Reel Causes Film Society would like to extend a big thank you to everyone who came out to our screening of Racing Extinction on May 26th. We had a wonderful turnout for the evening and some special guests that included our youth council who created an interactive poster to start a great conversation about change.
Alexandra Barron from CPAWS, our community partner, kicked off the event with a very compelling slideshow about ocean area preservation in British Columbia.
Racing Extinction, our film for the night, explores several causes of species extinction including human activity: our food supply, global warming and the illegal wildlife trade. The film wraps up with an inspiring message #startwith1thing and a clear call to action. After the film there was a lively and informative Q&A with Gina Papabeis who co-produced Racing Extinction created by OPS (Oceanic Preservation Society), creators of The Cove.
The night had an amazing impact on many of our audience members, and some were definitely inspired to start making changes right away. We caught up with Mike who was particularly moved by the message the film carries, and asked him a few questions about what he learned and the changes he’s making.
What storyline inspired or affected you the most?
The story of the last male bird of it’s species who was singing it’s call and response song to it’s mate but never hearing the answer. Now even his song is forever silent and actually being able to hear the audio recording of that song was such a privilege. It was powerful to see how much this story affected the professor who was telling it and as a member of the audience I got choked up with him.
Was there a particular moment in the film where something clicked and you decided to make some changes in your own habits?
At the end of the film I still felt overly daunted by what I could do to make a realistic impact.I’ve taken an interest in urban gardening/bee keeping. I’m just starting to look into the subject really but I donated to Hives for Humanity. I became a member of BCSEA – BC Sustainable Energy Association and attended their conference last Friday. I am looking for ways to have a greater impact and to become more aware and spread the word. I also encourage others to eat less meat and I have a few friends who have gone vegan upon learning that I have.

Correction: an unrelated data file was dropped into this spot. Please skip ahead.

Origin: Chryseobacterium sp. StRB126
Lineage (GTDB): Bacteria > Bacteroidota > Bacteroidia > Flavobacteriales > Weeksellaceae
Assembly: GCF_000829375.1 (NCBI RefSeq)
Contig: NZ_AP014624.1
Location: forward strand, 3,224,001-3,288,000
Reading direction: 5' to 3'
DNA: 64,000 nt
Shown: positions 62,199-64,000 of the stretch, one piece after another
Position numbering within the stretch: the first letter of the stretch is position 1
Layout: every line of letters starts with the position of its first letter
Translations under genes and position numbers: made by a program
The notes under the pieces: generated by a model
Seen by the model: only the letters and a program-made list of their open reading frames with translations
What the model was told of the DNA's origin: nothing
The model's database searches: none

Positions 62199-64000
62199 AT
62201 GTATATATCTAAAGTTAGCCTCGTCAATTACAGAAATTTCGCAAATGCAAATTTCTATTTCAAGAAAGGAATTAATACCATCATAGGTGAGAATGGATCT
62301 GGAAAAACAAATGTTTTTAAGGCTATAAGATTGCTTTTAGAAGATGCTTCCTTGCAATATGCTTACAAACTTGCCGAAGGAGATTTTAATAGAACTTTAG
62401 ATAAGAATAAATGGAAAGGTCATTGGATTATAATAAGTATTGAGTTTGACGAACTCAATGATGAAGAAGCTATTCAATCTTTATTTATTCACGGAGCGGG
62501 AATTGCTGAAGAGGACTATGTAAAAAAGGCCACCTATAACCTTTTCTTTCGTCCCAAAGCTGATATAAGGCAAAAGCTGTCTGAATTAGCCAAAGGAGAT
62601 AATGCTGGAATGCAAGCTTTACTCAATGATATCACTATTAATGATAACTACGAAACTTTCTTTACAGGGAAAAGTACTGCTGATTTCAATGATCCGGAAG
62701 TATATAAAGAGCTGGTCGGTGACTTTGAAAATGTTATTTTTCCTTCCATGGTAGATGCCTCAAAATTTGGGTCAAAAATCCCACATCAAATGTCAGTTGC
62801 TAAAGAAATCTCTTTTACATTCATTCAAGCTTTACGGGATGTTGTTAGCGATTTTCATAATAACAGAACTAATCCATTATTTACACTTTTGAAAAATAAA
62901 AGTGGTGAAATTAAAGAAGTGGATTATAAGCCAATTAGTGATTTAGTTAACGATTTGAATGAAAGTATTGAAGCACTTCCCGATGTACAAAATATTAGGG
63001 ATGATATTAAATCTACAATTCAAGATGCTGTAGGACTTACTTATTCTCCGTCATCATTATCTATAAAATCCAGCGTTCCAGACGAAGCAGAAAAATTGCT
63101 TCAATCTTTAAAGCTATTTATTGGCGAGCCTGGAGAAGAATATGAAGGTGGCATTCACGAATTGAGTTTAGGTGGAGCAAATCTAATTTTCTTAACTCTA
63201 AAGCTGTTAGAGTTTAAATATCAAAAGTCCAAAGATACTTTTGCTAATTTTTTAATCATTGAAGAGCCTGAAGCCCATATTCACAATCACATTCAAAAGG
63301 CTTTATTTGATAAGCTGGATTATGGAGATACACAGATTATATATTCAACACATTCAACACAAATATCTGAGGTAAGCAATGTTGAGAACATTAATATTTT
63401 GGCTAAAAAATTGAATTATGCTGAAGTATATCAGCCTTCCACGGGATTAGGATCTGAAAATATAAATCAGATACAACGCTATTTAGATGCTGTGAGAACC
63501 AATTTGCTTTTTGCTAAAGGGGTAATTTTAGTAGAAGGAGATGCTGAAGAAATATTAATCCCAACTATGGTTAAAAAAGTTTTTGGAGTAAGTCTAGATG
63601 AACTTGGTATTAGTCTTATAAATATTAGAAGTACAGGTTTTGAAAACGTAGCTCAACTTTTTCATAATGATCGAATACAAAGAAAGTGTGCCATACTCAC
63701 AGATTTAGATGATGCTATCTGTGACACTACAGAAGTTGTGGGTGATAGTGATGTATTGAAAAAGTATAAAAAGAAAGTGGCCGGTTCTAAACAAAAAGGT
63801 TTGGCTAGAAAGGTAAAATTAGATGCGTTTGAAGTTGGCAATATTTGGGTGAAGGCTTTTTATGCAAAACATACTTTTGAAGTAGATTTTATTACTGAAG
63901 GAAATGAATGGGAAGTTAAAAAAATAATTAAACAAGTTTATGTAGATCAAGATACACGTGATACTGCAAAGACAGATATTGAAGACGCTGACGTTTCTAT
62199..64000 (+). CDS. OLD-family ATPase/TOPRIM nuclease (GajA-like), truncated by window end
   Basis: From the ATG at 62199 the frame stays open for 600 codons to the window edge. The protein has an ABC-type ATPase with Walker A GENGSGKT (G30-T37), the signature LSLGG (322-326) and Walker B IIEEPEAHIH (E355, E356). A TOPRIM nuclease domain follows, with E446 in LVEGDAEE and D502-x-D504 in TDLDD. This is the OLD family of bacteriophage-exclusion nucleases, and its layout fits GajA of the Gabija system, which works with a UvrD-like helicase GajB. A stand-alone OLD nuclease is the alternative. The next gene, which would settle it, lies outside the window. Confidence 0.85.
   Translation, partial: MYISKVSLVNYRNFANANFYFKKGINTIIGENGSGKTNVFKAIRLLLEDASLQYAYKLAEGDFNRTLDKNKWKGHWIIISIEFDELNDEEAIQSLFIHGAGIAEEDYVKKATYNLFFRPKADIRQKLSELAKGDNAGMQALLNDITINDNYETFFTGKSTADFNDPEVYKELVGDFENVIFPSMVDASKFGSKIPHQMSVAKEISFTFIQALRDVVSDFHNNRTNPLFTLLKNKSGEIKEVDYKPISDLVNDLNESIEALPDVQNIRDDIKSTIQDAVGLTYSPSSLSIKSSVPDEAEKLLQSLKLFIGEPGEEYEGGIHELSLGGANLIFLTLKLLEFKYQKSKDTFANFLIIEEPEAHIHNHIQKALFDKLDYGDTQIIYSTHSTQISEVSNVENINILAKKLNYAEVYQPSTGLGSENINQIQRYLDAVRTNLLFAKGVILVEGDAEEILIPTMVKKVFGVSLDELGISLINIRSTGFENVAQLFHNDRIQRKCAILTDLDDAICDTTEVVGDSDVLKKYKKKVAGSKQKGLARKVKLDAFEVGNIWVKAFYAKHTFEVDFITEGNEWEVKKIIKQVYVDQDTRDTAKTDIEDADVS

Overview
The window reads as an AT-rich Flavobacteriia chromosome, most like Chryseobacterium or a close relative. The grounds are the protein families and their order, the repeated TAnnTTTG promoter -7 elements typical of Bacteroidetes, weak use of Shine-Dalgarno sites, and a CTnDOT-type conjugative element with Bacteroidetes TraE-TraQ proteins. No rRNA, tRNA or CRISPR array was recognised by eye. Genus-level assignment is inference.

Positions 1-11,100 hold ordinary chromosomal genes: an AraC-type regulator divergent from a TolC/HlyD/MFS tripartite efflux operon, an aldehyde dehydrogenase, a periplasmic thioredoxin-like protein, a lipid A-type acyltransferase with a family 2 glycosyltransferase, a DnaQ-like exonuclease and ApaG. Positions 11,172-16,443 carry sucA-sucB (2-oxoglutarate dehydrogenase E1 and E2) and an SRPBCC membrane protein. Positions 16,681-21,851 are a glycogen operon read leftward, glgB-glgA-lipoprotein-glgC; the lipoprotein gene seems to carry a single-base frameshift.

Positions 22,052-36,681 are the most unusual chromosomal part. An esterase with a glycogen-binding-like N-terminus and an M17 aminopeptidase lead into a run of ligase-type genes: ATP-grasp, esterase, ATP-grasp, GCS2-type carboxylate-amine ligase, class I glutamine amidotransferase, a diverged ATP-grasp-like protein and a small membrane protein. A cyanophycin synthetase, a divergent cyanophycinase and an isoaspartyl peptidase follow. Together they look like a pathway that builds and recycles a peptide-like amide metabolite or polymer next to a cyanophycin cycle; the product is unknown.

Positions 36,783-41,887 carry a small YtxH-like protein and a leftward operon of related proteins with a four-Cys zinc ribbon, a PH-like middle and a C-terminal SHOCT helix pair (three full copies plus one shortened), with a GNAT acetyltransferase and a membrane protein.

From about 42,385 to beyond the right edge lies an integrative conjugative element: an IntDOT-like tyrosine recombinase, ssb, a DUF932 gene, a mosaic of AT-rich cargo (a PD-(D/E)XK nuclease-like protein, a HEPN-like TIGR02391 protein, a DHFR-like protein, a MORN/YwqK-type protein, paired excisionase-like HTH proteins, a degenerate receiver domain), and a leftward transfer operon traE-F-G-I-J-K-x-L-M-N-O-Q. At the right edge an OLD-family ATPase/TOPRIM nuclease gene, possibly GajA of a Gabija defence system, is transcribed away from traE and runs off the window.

What changes have you made since seeing the film? Are there any more you still plan to make?
My biggest concern now has become plastic! Plastic is EVERYWHERE and all of the plastic that has been created still exists. I would really love to live a plastic-free life but it’s truly difficult. This is my next goal and I’m looking into ways to minimize my usage. I would certainly be interested in advocating the use of plant based materials, like hemp, for industrial and manufacturing purposes.
Vancouver has an action plan to become the greenest city on the world by 2020. How do you feel its efforts compare to other places you’ve lived and what do you think about this goal?
Vancouver is probably the best city in which I have lived for recycling. The studio where I work recycles everything — including Styrofoam! I was encouraged by some of the planning that I heard at the BCSEA conference concerning renewable energy, particularly solar projects and if Vancouver can achieve it’s goal of being the greenest city in the world by 2020 I would be even more proud to be one of it’s citizens.
Reel Causes partners with filmmakers and Canadian causes dedicated to addressing global social justice issues. We host film screenings followed by a Q&A session to educate and inspire our community, and provide a forum for authentic conversation aroundF the issues that affect us locally.